Friday, April 17, 2009

More On the Gay Marriage Ruling In Iowa

If you would, read through these first three excerpts from previous Supreme Court rulings here in Iowa and see if you get the gist of what they are saying:

"It is, of course, the role of the legislature to write statutes, and it is our role to interpret them based on their application in the course of litigation. Moreover, the legislature can rewrite a statute to reflect its intent when it does not believe our interpretation in a particular case has accomplished this goal." GEORGIA M. RATHJE v.MERCY HOSPITAL,No. 115 / 04-2081, Supreme Court of Iowa, February 22, 2008

"Additionally, we are bound to follow the legislature's definitions and may not add words or change terms under the guise of judicial construction." Iowa Department of Transportation v. Soward, 650 N.W.2d 569 Supreme Court of Iowa September 5, 2002

"To solve the dilemma posed by the amendments, we must read into chapter 20, as amended, language that simply is not there. This, of course, is not within our province. We are bound by what the legislature said, not by what it should or might have said." O'HARA v. STATE, 642 N.W.2d 303 Supreme Court of Iowa April 3, 2002


So what is your summation of those excerpts? I'm guessing that it was similar to mine when they were brought to my attention. They lay out that the Supreme Court of Iowa or any court in Iowa can not read between the lines, add their own words or interpret the words differently than the legislators of Iowa intended. So with that in mind, here is an excerpt from the unanimous opinion about gay marriage here in Iowa.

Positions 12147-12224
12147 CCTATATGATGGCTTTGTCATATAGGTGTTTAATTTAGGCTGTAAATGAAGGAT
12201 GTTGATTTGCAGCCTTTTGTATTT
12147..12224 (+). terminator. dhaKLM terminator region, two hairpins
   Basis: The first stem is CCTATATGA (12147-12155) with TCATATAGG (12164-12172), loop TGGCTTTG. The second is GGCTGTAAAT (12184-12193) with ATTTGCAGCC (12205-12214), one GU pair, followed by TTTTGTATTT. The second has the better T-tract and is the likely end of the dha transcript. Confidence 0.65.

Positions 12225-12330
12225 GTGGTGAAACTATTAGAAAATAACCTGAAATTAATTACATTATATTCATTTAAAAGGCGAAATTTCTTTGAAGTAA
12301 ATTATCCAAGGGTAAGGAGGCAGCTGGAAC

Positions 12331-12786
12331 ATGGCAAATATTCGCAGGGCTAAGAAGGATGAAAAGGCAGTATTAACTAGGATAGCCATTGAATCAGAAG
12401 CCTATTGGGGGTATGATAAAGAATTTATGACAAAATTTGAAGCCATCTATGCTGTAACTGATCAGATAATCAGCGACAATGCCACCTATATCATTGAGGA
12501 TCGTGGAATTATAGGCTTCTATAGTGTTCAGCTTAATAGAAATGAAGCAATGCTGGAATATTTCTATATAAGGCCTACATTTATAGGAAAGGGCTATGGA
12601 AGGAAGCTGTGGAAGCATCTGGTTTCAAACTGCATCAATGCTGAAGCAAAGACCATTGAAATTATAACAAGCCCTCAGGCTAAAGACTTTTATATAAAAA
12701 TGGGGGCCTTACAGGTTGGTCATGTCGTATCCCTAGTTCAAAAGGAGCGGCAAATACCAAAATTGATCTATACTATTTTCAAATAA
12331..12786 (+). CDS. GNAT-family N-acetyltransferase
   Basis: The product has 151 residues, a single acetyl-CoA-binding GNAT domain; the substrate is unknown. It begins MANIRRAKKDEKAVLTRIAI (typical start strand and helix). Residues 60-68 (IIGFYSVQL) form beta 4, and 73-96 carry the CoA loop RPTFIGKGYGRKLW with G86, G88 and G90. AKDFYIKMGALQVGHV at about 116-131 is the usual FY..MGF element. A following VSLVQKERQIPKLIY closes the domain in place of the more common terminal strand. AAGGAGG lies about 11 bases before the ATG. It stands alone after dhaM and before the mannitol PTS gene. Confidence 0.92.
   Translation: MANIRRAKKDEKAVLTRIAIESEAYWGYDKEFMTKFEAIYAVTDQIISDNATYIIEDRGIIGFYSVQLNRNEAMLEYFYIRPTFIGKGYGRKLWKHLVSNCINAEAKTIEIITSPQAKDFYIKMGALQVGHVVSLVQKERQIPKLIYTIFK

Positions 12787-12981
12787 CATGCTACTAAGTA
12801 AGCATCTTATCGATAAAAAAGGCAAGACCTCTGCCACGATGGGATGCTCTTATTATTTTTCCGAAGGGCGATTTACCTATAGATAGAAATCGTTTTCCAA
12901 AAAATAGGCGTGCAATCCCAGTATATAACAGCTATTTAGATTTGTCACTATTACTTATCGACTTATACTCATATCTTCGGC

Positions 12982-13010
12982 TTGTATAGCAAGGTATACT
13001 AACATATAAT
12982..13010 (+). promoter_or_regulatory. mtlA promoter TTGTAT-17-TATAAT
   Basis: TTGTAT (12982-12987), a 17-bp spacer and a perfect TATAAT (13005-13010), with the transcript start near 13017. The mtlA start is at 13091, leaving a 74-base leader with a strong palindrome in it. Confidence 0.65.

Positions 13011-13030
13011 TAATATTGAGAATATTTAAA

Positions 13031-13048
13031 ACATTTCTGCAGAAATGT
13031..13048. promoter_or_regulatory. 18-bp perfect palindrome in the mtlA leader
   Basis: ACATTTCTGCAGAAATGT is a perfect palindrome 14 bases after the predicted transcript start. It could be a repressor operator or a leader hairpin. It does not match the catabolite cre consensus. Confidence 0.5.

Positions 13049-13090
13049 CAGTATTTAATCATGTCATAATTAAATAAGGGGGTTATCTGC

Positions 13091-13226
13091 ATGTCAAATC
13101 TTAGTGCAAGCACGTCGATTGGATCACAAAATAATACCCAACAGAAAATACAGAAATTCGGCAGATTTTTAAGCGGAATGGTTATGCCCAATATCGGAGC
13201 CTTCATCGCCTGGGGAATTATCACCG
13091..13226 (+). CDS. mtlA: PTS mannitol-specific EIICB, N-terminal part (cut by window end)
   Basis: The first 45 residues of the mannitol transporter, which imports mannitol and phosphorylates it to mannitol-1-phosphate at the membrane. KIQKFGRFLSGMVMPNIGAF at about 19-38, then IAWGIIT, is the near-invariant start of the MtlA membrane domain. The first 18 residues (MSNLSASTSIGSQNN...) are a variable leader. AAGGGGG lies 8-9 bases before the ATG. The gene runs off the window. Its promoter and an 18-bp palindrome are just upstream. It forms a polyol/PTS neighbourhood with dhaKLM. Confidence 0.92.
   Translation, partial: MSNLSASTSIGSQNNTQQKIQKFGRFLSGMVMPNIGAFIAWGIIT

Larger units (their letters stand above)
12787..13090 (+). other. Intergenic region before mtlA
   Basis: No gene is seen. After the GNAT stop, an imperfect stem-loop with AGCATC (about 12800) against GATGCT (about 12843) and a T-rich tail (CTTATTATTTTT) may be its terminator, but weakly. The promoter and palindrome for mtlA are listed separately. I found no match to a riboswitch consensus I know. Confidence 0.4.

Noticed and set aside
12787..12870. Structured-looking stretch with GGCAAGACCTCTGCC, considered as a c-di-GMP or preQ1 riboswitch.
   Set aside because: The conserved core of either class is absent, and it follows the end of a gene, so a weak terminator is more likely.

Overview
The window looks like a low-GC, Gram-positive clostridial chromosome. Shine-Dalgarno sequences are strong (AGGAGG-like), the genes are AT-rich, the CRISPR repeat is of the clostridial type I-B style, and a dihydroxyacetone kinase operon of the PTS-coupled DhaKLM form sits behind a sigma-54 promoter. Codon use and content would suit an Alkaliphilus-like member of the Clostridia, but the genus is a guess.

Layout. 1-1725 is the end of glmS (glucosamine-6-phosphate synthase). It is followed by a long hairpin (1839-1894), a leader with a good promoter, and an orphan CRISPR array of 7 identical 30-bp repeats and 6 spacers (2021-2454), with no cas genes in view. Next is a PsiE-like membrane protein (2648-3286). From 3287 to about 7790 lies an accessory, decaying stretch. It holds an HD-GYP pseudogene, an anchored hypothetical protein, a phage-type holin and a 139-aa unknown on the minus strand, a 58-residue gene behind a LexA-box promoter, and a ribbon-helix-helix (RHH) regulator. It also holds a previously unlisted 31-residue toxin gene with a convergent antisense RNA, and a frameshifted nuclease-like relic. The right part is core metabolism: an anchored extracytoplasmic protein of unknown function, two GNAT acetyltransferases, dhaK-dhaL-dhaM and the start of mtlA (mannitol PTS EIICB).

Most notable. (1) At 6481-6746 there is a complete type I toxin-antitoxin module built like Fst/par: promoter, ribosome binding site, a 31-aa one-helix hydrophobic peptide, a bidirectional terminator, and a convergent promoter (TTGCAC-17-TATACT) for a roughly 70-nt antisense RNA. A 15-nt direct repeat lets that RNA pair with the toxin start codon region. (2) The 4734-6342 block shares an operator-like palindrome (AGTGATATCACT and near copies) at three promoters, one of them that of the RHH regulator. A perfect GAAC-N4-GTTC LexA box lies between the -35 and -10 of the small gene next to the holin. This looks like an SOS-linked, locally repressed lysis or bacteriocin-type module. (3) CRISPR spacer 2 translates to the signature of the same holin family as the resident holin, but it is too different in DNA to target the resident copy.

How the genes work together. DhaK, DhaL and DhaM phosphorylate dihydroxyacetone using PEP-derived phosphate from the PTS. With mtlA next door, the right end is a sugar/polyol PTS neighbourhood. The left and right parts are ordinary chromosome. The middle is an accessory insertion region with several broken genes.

"Consequently, the language in Iowa Code section 595.2 limiting civil marriage to a man and a woman must be stricken from the statute, and the remaining statutory language must be interpreted and applied in a manner allowing gay and lesbian people full access to the institution of civil marriage." Varnum v. Brien, Supreme Court of Iowa, April 3, 2009

I'm not a lawyer and I haven't slept at a Holiday Inn Express in several weeks but it appears to me is that this group of justices in our Supreme Court of Iowa are telling the legislature what words should be added or removed from the current law and how the law should be interpreted. Frank D. Myers makes a case otherwise in his comments to a post on his blog that by ruling the law unconstitutional, it is essentially stripped from the constitution. So what will happen here next week is anybody's guess at this point. I found it interesting and thought my readers and commenter's from my last post on the subject might want to know.

10 comments:

Murf said...

My thought was that it sounded a lot like my essay exam questions back in high school when it had to be 2 pages so you kept saying the same thing in different ways to fill up the space. I did like the use of "guise". I used that word this week too.

R. Sherman said...

Sigh.

The only thing left is for the people of Iowa to vote on amending Iowa's constitution, which is what Missouri did.

sage said...

Based on what you shown, I would have to agree with you. But I also know that they are excepts and I wonder what's missing, but I'm not sufficently interested in what's happening in Iowa (take no offense as I'd not expect you to be that interested in what happens here) for me to dig deeper.

I can see the ads by the Iowa tourism council... We're not just about corn" and "Des Moines, the new San Francisco..." (just kidding!)

Ed Abbey said...

Murf - I remember those and I never did very well at them.

R. Sherman - Has the new admendment in Missouri withstood any legal tests yet? I'm worried that even should an admendment get added in 2011, that with the same judges in the Iowa Supreme Court that they would just rule that it is unconstitutional. I suppose there are ways to word it so that it can't be stripped as easily as it was this time. I wish I was more in tune with legalese to understand the options.